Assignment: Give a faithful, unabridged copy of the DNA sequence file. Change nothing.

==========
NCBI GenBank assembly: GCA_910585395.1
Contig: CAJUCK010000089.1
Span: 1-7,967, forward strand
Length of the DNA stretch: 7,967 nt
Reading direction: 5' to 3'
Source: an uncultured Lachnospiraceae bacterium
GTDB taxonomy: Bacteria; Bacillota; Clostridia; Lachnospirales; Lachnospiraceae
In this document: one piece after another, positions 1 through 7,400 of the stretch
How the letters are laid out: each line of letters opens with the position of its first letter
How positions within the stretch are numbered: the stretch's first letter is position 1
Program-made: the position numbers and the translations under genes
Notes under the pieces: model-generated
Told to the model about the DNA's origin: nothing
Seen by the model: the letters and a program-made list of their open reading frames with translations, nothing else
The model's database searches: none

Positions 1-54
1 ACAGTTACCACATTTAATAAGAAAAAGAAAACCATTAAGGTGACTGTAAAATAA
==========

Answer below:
NCBI GenBank assembly: GCA_910585395.1
Contig: CAJUCK010000089.1
Span: 1-7,967, forward strand
Length of the DNA stretch: 7,967 nt
Reading direction: 5' to 3'
Source: an uncultured Lachnospiraceae bacterium
GTDB taxonomy: Bacteria; Bacillota; Clostridia; Lachnospirales; Lachnospiraceae
In this document: one piece after another, positions 1 through 7,400 of the stretch
How the letters are laid out: each line of letters opens with the position of its first letter
How positions within the stretch are numbered: the stretch's first letter is position 1
Program-made: the position numbers and the translations under genes
Notes under the pieces: model-generated
Told to the model about the DNA's origin: nothing
Seen by the model: the letters and a program-made list of their open reading frames with translations, nothing else
The model's database searches: none

Positions 1-54
1 ACAGTTACCACATTTAATAAGAAAAAGAAAACCATTAAGGTGACTGTAAAATAA